How to Read and Interpret CPR Indicators?
You can use the CPR indicator to identify whether a stock is following a bullish or bearish trend. You can also speculate the day’s high and day’s low levels based on the previous day’s movement of that stock. Reading and interpreting the CPR indicator is easy:
- If the CPR indicator lines are forming an upward trend, it indicates a bullish market
- Conversely, if the CPR indicator lines are forming a downward trend, it points towards a bearish market
Below are the different interpretations based on the CPR indicator:
- Virgin CPR
When the price of a stock is not able to touch the CPR lines within a specific time frame, it is said to be the virgin CPR. It is observed that when a stock is not able to touch its previous day’s range, there is a 40% possibility that the stock would not touch the CPR levels for the whole day. Virgin CPR indicator can indicate a powerful resistance or support level.
- CPR Breakout
In case a stock breaks the TC or BC lines, it is referred to as the CPR breakouts. It indicates that there is a high possibility that the prevailing trend will continue for some time. A price above the TC reflects a buying trend, whereas a price below the BC reflects a selling trend. The CPR indicator will behave as a support or resistance in both cases, respectively.
- CPR Width
The width of the CPR lines can help you speculate the short-term price movements of stocks. If the CPR width is narrow, it indicates that the market is either bullish or bearish, and the current trend may continue. On the other hand, wide CPR width indicates that the market is moving sideways, and it’s better to avoid taking any trading positions.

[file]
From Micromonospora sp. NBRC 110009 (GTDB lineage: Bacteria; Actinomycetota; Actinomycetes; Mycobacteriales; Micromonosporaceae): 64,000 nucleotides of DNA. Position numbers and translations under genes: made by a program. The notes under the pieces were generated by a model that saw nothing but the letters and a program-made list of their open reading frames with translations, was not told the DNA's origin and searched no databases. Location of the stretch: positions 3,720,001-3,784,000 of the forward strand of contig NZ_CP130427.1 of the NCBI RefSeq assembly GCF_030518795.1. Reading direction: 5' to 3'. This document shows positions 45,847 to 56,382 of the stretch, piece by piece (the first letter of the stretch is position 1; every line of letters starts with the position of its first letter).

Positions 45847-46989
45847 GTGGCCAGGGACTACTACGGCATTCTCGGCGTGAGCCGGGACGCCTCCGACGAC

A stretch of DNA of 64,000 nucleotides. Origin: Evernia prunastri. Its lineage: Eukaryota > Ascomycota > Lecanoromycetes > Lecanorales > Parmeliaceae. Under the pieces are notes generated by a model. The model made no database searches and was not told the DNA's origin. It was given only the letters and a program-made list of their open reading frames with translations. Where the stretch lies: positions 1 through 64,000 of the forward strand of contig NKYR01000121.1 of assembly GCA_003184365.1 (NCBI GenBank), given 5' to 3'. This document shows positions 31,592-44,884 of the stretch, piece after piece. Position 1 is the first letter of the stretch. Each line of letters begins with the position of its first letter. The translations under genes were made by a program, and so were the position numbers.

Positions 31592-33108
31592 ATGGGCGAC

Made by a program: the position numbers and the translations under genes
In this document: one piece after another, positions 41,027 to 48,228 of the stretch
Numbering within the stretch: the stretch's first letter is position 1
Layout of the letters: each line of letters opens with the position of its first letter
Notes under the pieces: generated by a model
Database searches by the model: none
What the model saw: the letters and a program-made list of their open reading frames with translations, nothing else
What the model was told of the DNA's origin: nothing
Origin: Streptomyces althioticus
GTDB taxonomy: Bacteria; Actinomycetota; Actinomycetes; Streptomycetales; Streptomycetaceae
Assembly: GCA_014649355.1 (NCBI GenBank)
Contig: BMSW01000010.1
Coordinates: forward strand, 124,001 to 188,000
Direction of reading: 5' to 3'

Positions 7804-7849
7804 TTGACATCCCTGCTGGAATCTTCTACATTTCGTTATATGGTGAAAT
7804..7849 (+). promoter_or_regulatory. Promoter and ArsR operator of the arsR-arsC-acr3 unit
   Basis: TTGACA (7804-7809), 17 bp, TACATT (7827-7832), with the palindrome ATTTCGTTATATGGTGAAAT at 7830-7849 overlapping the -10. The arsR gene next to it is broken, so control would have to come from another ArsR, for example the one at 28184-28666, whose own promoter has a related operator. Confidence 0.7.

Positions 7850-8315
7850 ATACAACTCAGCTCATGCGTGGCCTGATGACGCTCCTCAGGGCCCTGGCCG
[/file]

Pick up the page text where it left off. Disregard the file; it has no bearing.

You can use the central pivot range indicator to identify whether the market is showing a bullish or a bearish trend or if it’s moving sideways. When a stock is trading above the TC line, it indicates that the market is bullish, and you can take buy positions. Similarly, if a stock is trading below the BC line, you can exit long positions and take short positions. However, it’s crucial to maintain strict stop losses at every point.
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Frequently Asked Questions
When the price of a stock breaks the top central pivot point (TC) or the bottom central pivot point (BC), it is known as the CPR breakout. A CPR breakout indicates a strong bullish or bearish trend in the market. A price above the TC indicates a bullish trend, whereas a price below the BC indicates a bearish trend.
The distance present between the BC and TC lines is known as the CPR width. CPR width can be narrow, wide, or medium. A narrow CPR width indicates a bearish or bullish market, whereas a wide width of the CPR indicates sideways markets.
CPR indicator can be very accurate during intraday trading. We recommend you to use it in 5-minute charting for beta stocks or indices. CPR indicator with Volume indicator can ensure a high success rate of as much as 70%. However, you should always use stop losses while taking trading positions.